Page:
The police are people. Some of the things they do they do as ordinary people; and some of the things they do they using the powers given to them as police (police officers or Police Community Support Officers). If a police officer speaks to you it will generally be using no police powers, but as an ordinary person. Like an ordinary person, you can expect them to be polite.
They can ask you anything including who you are, where you’ve been and they should explain why they’re asking.
As they’re not using any special powers you do not have to answer their questions; or stop with them – but like with an ordinary person, it is always good to start out being polite back (even if you are telling them you’re not going to talk to them).
Consider whether what the police are doing is helpful; trying to keep weapons and dangerous drugs off the street, and stopping people stealing things is something you may want to try and help the police with (even if they don’t have a power to insist you help them).

What will happen?

The police have the power to stop and search to protect members of the community.

We know being stop and searched can be a scary or annoying process but remember it is an important tool the police have to keep us safe.

Remember, stay calm and polite and if you are in doubt of anything that is happening, ask questions.

Removing clothing: police powers

In a public place a police officer can ask you to take off your coat, jacket or gloves.

The police can ask you to take off other clothes including anything you’re wearing for religious reasons – eg a veil or turban. If they do, they must take you somewhere private [out of public view].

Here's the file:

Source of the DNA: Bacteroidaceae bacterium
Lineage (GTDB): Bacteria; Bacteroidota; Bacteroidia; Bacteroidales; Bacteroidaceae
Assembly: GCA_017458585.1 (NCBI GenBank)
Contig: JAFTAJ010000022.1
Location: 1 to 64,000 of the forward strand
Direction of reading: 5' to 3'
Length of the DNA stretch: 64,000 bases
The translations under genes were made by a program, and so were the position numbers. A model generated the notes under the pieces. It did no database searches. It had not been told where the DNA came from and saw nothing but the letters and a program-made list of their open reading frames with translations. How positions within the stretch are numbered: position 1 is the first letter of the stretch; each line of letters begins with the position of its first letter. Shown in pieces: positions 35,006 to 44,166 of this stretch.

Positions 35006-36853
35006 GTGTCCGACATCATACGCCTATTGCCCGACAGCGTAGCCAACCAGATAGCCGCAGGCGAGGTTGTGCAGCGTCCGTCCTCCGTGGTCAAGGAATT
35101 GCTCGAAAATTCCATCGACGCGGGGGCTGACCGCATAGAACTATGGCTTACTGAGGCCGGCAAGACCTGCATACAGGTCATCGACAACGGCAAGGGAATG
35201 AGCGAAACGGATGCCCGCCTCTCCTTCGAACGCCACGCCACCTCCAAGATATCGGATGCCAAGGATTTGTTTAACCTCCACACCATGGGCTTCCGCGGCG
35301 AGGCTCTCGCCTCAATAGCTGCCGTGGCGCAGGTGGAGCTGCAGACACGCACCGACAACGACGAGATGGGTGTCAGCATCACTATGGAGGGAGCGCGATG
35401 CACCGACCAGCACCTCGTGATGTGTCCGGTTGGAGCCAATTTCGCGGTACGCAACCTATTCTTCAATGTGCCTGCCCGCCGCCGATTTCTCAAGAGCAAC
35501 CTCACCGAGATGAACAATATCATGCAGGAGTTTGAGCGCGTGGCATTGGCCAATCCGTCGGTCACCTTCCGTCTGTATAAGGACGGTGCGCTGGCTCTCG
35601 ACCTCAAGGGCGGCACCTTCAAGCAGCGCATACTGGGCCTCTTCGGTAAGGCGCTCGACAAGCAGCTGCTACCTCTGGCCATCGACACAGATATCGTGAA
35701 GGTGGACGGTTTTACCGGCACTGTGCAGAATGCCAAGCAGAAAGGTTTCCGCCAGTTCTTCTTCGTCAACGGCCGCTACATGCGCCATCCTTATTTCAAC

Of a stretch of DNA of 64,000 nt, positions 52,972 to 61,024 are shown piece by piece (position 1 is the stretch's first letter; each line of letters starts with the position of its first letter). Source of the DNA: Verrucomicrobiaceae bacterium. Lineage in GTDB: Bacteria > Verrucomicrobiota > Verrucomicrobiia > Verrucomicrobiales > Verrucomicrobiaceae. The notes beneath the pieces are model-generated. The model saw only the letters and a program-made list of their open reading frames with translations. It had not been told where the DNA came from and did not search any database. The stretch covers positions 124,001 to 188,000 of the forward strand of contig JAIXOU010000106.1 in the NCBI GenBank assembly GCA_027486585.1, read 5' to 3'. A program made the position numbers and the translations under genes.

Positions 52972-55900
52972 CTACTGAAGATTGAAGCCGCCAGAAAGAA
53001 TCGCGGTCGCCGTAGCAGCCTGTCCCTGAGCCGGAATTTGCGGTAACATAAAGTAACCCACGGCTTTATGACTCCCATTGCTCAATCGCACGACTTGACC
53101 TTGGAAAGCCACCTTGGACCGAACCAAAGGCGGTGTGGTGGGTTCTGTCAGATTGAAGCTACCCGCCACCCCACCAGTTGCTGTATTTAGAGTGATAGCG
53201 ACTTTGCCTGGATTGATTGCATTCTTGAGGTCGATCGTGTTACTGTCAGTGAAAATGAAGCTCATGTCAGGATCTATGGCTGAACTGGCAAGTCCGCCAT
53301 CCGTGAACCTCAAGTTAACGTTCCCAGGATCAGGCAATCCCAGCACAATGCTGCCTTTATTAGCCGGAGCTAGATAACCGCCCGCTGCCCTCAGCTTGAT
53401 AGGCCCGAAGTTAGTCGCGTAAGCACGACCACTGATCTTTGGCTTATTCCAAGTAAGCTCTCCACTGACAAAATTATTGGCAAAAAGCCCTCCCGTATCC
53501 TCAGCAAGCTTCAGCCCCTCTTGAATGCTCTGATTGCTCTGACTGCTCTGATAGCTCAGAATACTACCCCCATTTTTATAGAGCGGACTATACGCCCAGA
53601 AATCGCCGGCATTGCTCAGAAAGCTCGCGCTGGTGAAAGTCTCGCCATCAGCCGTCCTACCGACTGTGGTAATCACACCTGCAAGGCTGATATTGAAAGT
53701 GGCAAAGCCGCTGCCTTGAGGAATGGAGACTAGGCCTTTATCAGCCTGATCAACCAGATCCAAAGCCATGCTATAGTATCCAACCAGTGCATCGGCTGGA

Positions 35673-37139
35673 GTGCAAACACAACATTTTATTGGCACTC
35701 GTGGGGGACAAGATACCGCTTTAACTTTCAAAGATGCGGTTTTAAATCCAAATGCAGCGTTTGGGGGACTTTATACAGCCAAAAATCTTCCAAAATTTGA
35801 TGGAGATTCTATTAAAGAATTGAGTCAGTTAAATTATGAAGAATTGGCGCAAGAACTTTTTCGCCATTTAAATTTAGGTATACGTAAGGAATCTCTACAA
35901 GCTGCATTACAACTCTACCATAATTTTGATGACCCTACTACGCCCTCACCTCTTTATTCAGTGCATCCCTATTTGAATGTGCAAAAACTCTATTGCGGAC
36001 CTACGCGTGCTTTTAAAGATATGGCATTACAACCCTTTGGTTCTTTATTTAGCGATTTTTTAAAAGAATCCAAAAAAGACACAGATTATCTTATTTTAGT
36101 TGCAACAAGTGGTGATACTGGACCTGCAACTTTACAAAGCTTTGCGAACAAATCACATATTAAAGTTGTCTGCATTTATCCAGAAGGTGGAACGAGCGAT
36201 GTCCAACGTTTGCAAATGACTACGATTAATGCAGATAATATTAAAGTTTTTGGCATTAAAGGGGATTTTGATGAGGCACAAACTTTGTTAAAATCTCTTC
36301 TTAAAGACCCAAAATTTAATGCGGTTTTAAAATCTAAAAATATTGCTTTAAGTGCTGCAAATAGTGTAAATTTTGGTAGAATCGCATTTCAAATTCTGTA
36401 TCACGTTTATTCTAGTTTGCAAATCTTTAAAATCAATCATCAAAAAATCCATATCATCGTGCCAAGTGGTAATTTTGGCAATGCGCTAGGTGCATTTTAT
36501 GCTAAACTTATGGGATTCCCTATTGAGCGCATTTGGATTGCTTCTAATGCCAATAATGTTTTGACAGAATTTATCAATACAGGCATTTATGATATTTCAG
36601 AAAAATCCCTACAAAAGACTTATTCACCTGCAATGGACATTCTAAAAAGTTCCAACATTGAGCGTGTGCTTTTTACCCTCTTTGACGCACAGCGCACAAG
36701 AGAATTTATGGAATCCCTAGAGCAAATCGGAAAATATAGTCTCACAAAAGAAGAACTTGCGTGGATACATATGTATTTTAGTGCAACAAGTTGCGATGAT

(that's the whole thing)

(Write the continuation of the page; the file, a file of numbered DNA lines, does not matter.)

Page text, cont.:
If the officer wants to remove more than a jacket and gloves they must be the same sex as you.

What you can expect?

Before you’re searched the police officer must tell you:

  • You are being detained for a search
  • their surname and police station
  • what they expect to find, eg drugs
  • the reason they want to search you, eg you match the detailed description of someone reported to be offering drugs for sale; this cannot be just because of your race age or gender.
  • why they are legally allowed to search you
  • that you can have a record of the search and if this isn’t possible at the time, how you can get a copy

If the police are not in uniform they must show you their warrant cards / ID; Police Community Support Officers (PCSOs) must be in uniform.

If you are stopped you should record the details of the officers and what happened:

  • Time and date
  • Officer’s surname and badge number
  • Where were you stopped?
  • What happened?

What can I do if I am unhappy about being Stop and searched?

If you were not happy with why you were stopped and searched or if you were not happy with the way in which you were treated during being stopped and searched you can make a complaint.

To do this go to the contact us section of this website and follow ‘how to make a complaint’. If you don’t want to make an official complaint but want to give feedback (good or bad) on being stopped and searched you can email: stopsearch

This email will be seen by the senior officer reviewing stop and search for the local police and be given to the independent scrutiny group to review.

If I am Stop and searched will this show up on as a criminal record?

Being stopped and searched is not the same as being arrested and is not a criminal record, nor something which you need to tell an employer or anyone else about unless you want to. While a record of the search is kept that is not a criminal record and your details are not put on the local or national police systems as any sort of suspect or criminal.